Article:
Sexually reproducing organisms require an egg and a sperm to create new life. This is the story of the egg (or ovum), the female sex cell and one of the most crucial elements of biological diversity.
All sexually reproducing organisms make sex cells called gametes. The gamete, produced by the female is called the egg or ovum (plural = ova).
It joins with the sperm, the male gamete, during fertilization to form the embryo, which will eventually grow into a new organism.Ova are produced by sexually reproducing animals, protists, fungi and flowering plants and ferns. In animals, they are produced by follicle cells in the ovaries of the female. In plants, egg cells are produced by ovules found inside the ovary (the part which then becomes the fruit).
Most of the inner structures of the egg cell are the same as those in any other animal cell, but they are given special names. For example, the nucleus is referred to as the ‘germinal vesicle‘ and the nucleolus as the ‘germinal spot.’The cytoplasm of the ovum is called the ‘ooplasm‘ (meaning ‘egg material’) or ‘vitellus.’ As if two names were not enough, it is also known as the ‘yolk‘ of the egg.
This can be a bit confusing when you think of one of the most common, visible and edible ovum around the chicken egg, in which the yolk looks like the nucleus of the cell but actually contains most of the egg cell. The yolk supplies nutrients to the growing embryo, a smaller amount in mammals compared to that of egg-laying animals.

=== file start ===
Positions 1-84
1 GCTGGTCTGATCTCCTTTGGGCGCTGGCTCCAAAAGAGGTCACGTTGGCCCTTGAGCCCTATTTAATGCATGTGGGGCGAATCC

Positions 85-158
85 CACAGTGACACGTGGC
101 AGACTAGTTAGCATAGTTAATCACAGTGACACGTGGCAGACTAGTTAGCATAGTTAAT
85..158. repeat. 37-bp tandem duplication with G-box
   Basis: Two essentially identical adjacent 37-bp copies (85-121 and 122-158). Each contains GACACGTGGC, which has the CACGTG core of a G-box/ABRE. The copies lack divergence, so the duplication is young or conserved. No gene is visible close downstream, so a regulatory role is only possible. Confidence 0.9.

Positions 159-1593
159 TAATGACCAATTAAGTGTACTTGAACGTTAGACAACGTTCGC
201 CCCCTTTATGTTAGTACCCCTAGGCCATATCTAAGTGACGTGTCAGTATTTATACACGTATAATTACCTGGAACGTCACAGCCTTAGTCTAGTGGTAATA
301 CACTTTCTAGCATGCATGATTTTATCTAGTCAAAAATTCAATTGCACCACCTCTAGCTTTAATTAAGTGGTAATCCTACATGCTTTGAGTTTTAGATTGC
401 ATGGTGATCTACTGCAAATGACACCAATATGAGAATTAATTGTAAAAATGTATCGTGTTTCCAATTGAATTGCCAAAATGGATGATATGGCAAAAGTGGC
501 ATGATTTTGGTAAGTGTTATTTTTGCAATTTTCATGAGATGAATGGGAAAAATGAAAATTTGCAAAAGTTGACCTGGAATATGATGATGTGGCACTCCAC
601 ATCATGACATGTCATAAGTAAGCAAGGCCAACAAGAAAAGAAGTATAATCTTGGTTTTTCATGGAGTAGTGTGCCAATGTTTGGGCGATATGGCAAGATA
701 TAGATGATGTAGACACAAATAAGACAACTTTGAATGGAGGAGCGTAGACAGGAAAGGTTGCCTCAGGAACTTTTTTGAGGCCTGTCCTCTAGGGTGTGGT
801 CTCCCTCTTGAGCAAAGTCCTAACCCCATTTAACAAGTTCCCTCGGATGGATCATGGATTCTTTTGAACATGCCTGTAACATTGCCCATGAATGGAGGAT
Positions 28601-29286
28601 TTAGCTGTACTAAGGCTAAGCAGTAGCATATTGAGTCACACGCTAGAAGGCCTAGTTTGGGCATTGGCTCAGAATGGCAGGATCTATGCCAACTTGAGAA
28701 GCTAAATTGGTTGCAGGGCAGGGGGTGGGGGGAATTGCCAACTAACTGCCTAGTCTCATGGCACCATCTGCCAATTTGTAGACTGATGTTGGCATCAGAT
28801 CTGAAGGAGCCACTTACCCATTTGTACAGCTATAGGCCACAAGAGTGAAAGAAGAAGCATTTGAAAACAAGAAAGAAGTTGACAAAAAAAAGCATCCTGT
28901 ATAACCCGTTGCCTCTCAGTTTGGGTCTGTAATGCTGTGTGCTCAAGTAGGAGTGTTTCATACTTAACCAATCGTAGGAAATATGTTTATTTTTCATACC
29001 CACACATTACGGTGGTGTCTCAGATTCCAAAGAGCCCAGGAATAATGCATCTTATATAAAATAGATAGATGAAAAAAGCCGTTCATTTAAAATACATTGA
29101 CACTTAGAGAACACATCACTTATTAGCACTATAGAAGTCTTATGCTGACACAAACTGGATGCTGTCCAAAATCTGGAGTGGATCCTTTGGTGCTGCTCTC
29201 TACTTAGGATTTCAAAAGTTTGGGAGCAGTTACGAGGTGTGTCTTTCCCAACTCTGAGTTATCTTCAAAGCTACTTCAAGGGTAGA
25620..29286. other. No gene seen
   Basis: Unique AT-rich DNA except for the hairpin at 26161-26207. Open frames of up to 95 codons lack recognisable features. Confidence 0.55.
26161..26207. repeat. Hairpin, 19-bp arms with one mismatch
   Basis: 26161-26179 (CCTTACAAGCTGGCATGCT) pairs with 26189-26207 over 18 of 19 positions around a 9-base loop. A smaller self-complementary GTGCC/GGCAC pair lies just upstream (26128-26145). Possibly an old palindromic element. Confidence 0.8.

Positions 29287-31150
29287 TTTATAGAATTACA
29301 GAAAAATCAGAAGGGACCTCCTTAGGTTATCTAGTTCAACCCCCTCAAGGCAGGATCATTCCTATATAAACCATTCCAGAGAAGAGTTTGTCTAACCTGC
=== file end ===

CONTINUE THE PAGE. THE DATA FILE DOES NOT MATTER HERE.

The plasma membrane of the ovum is called the ‘vitelline membrane,’ and it has the same functions as in other cells, mainly to control what goes in and out of them.
The zona pellucida, more commonly known as ‘jelly coat,’ is a thick, protein-based layer covering the outside of the vitelline membrane that helps protect the egg. It is also involved in the binding of sperm during fertilization and prevents more than one sperm from entering the egg.The outermost layer is called the corona radiata. It is made up of several rows of granulosa cells that were left sticking to the egg after it was expelled from the follicle.
The corona radiata provides the ovum with essential proteins and acts like bubble wrap, protecting the ovum as it travels down the fallopian tubes.
It was once believed that new life was carried in the male sperm. The female egg was seen as a vessel in which this new life would grow, a flower pot for the seedling. This view was held by the great Aristotle and by other philosophers and scientists for centuries.
Today we know that the ovum, the gamete produced by females, and sperm, the male gamete, contribute equally to the creation of offspring, providing one set of chromosomes each, to be exact. On top of that, the ovum also provides a perfect environment and nutrients for the growing embryo.
Finish this lesson so that you can later do the following:
- Describe the production of the female gamete
- Emphasize the function of the ovum
- Point out the different parts of the ovum and understand its purpose